Monday, May 19, 2014

Acropolis Now

The post title is in honor of Marc, who loves Apocalypse Now and who kept saying this all day long. This morning, after a little neighborhood walk to get some coffee, we headed up to the Acropolis, which overlooks everything it seems. The little window at the end of our hallway? Yep, there it is. A quick glance between buildings? O there it is, the Acropolis. The Parthenon. The other temples and sites on that great hill.

yup -- a random glance. There it is!
a beautiful walk up to the top -- this gently rising pedestrian street never felt like a climb
And then all at once there we were. On the Acropolis, among the ancient buildings that I studied in my art history classes in college.

the old girl is always undergoing renovation, I guess. The palace of Athena -- the Parthenon

Here is one side view; there is some marble sheathing on some of the columns

the back side, just so magnificent

the other long side

some column details. Yeah, I was crying. Hard not to. I've dreamed of this place for decades.

the photo spot -- we were all taking pictures for each other.

such beautiful work

I forget which forum this was -- for Dionysus, maybe? With Athens spreading out below.

I look at the incredible precision of that carving and think about the
anonymous man who carved it so many centuries ago. That's his work.

column segments

out of my mind with happiness. Me. Athens. The Parthenon.
We just kept saying what a perfect day it was to see this place. It was cool, and not too terribly crowded. The skies were overcast, and in fact it drizzled a tiny bit here and there. I'm sure it would look very different in a blue-skied day with bright sunshine. I'm glad we saw it the way we did, no overcrowding, no overheating, no brutal sun beating down. We saw a few other things along the way:

That's Athens below, and that's a huge swath of some kind of evergreen trees.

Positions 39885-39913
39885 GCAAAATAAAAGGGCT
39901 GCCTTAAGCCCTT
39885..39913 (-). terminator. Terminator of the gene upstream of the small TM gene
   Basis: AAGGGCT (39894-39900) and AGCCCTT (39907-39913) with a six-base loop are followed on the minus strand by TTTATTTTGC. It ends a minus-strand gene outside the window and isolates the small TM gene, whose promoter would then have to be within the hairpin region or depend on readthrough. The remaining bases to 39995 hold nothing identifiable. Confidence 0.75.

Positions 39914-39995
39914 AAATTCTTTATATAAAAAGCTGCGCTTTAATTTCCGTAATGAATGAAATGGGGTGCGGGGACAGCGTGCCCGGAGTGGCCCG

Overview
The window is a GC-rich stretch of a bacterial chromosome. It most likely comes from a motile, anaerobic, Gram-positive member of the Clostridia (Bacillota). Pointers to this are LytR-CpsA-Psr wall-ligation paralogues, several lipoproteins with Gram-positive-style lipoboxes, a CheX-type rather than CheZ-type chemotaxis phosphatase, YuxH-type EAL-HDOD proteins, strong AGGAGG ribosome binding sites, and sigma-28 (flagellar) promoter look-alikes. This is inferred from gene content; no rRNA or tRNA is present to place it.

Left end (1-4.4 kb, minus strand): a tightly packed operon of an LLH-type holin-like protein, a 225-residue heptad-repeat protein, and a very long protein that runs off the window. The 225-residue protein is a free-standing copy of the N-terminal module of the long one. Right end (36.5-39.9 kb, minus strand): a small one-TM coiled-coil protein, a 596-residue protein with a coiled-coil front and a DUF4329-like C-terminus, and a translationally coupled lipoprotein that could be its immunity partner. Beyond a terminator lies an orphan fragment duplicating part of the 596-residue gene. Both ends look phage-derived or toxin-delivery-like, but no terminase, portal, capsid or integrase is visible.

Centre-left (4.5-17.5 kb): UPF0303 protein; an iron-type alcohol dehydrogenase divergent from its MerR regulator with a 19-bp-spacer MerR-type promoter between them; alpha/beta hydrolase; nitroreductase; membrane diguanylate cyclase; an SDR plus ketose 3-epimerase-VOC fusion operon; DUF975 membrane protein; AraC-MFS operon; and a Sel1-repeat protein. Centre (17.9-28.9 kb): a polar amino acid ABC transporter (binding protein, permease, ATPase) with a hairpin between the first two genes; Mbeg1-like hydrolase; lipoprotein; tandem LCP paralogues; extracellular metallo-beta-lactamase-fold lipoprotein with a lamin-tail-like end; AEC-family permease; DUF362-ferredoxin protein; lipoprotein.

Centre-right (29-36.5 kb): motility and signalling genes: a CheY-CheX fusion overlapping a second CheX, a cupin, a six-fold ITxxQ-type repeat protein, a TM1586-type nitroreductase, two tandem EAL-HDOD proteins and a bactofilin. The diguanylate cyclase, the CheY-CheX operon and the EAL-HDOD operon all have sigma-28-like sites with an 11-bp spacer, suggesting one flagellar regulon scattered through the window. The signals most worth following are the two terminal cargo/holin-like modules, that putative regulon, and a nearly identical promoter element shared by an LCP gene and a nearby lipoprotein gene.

Really such a beautiful city.

Along the climb up/down the hill there were random ruins scattered here and there.
A cave for Pan. A hidden spring-turned-fountain. This former home with the remnants
of a tile mosaic floor. I love to imagine living here then.

We stayed a few hours, which was enough for us. I have notes and can name the various sites we saw, and can probably deep dive into my memory for the architectural details of the sites, but it doesn't matter. I got to see these places. I remember reading about them in the World Book encyclopedia when I was a very little girl, and reading the stories of the gods and goddesses, the cult of Athena, the greatness of the civilization. But then, when I was reading those stories, it wasn't even a crazy wild dream that I might see the place one day. I didn't know how to dream that dream. And today I got to stand on the site, amid those magnificent ruins, with Marc, and realize another of my dreams.

After a wee nap, we went out again to wander around; we toured the Plaka, visited some little shops, sat in this square and that, found the Metro station for our trip to the airport tomorrow, and then went out for dinner at this fantastic little restaurant in our neighborhood. Lithos is just a beautiful little place, run by (I think) two brothers who are very Greek, in different ways. And so funny; the customer sitting behind me asked how big a dish was and he quickly said, "It's big enough!" When he brought their wine, he said not to worry if they didn't like it, he'd take it inside and drink it himself -- really, don't worry. Always with a smile. We had a beautiful meal:

Oof, delicious crusty bread with AMAZING olive tapenade. We ended up
just eating it with a fork it was so wonderful.

our appetizers: saganaki, really wonderful, and zucchini croquettes with
a tangy dilled yogurt sauce. YUM.

I ordered mussels in a white wine sauce but they came in this
egg cream sauce -- still delicious, just not what I thought.

Marc ordered lamb joint. When he asked about it, the waiter stepped aside
and pointed to his knee and his upper thigh, and said, "It's this part."
It just fell off the bone, so delicious. And BOY do the Greeks
know how to roast a potato.

then, surprise! On the house -- coconut cake with coconut ice cream.
A very generous serving, two slices of moist cake and a gigantic scoop.

I wanted to take a picture of the restaurant; Marc didn't know I was including
him so he's just about to say something to me. I love that.
Athens is a very interesting city. I was expecting it to just be the background while we zipped in and saw the Acropolis, but it wasn't like that at all. It's a vibrant place, covered in graffiti, with beautiful crumbling buildings (and not just the old ones, either) alongside beautiful newer buildings. The people are funny and wry and friendly, for the most part. I don't imagine we'll ever take the chance to see Athens again, so I'm glad we stopped here so I can know Athens in my heart.

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